“Thank you, sir.” She held his hand for a little while longer, just looking at him. As she stared at his face, she thought she could see it move. Maybe his eyes struggling to look at her, or his mouth straining to make the smallest of smiles. But when she blinked, when she cleared her vision, nothing had changed.

Anything else?

Caroline came back to attention and looked through the notebook. She pulled out one piece of paper that had been folded and put in the back. “Your failsafe, sir. The boys in engineering say that it’s not going to be ready for a long time yet. Years, maybe.” She looked around the hospital room, at the battery of machines that were keeping Cave Johnson alive. “I don’t…” She took a deep breath. “I don’t know if it will be ready in time,” she whispered.

The typewriter was silent for a long time, long enough for that worm of panic to set in. Then:

Caroline.

She sat up. “Sir?”

You’re. In. Charge.

“But sir, I-”

NO.
No one knows science like you.
No one knows Aperture like you.

There was a pause, and when she looked back at his face, she was almost sure there were tears in his eyes.

No one knows me like you.

Caroline squeezed her eyes shut and rested her hand on his cheek. “Oh, sir,” she said. “I don’t want to do this without you.”

You will. You have to.
You’ll make me proud.
Caroline.

One of the machines started beeping. She looked over at it and watched as the jumping green dot on the screen jumped lower and lower. She sat on the edge of the bed and held Cave Johnson’s hand as he went, squeezing it so that he knew she was with him. The dot pulsed a couple more times, and then the line went flat.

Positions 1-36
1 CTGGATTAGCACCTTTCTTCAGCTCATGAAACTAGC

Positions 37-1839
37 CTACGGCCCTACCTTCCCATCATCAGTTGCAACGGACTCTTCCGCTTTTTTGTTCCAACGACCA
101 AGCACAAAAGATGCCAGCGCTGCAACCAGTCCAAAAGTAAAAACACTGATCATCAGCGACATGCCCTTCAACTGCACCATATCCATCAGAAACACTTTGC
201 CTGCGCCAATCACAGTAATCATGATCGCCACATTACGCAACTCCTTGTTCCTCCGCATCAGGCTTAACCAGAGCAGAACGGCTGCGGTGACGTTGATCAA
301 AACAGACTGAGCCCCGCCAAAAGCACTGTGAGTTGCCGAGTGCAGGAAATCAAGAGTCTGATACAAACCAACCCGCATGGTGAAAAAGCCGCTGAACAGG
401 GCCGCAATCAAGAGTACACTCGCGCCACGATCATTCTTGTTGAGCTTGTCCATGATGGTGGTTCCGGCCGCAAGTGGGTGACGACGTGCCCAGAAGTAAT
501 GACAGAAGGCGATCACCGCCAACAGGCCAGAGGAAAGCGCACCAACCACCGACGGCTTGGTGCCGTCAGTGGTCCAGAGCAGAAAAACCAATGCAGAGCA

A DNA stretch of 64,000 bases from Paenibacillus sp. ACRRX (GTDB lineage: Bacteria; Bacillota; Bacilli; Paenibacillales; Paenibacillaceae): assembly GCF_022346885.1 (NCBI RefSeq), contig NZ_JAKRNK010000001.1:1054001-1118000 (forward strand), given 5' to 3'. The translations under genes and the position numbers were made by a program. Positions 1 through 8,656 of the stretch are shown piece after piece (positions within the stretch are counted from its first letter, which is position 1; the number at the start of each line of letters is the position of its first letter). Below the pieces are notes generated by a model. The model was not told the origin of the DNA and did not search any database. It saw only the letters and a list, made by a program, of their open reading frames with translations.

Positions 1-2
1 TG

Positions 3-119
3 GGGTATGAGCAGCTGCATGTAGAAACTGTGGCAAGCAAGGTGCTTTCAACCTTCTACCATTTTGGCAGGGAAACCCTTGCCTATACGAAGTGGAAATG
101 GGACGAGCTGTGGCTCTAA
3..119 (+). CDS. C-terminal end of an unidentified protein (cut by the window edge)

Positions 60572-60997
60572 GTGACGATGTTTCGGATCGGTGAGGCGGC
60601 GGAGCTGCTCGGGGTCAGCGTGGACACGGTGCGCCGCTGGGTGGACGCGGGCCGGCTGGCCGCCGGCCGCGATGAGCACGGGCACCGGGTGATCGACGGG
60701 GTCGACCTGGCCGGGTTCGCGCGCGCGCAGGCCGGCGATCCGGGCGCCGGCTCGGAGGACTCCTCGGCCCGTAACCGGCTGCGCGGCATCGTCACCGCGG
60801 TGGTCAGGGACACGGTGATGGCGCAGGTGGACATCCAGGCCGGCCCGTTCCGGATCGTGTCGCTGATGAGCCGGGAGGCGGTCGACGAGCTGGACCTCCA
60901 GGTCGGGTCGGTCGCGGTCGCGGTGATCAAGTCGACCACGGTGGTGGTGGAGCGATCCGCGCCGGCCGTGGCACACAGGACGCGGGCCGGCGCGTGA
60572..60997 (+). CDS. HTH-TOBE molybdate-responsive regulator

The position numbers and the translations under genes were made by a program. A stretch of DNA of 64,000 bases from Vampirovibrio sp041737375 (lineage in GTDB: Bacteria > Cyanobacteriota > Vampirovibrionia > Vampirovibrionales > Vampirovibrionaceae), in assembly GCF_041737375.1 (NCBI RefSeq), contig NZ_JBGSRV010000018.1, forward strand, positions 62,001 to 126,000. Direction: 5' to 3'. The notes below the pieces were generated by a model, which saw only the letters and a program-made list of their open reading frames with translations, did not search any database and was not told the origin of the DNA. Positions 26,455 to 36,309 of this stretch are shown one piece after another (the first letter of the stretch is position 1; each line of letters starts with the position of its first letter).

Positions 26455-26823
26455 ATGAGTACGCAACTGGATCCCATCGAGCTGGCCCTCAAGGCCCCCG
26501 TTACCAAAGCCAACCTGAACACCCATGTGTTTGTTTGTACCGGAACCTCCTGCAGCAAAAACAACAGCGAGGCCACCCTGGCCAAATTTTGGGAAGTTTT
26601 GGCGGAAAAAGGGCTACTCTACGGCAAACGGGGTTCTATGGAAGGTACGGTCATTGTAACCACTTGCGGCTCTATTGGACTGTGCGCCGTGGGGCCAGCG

Caroline had precious few minutes to herself before the nurses stormed into the room, followed by men in suits. One of the nurses took her by the shoulders and gently lifted her to her feet. “You’ll be okay,” she whispered as she moved Caroline out of the way. The nurses and the suits bumped shoulder as each group tried to confirm Cave Johnson’s condition. They started talking about plans and contingencies. A couple of bodyguards stood by the door, looking uncomfortable.

“We’re going to have to close the offshores…” They were lawyers, pure and simple. They spoke in hushed tones, but loud enough for her to hear.

“Make sure the patents are up to date…” They didn’t look at her. They didn’t look at him. They flipped through appointment calendars and address books, pulling mimeographed pages from their briefcases and comparing them.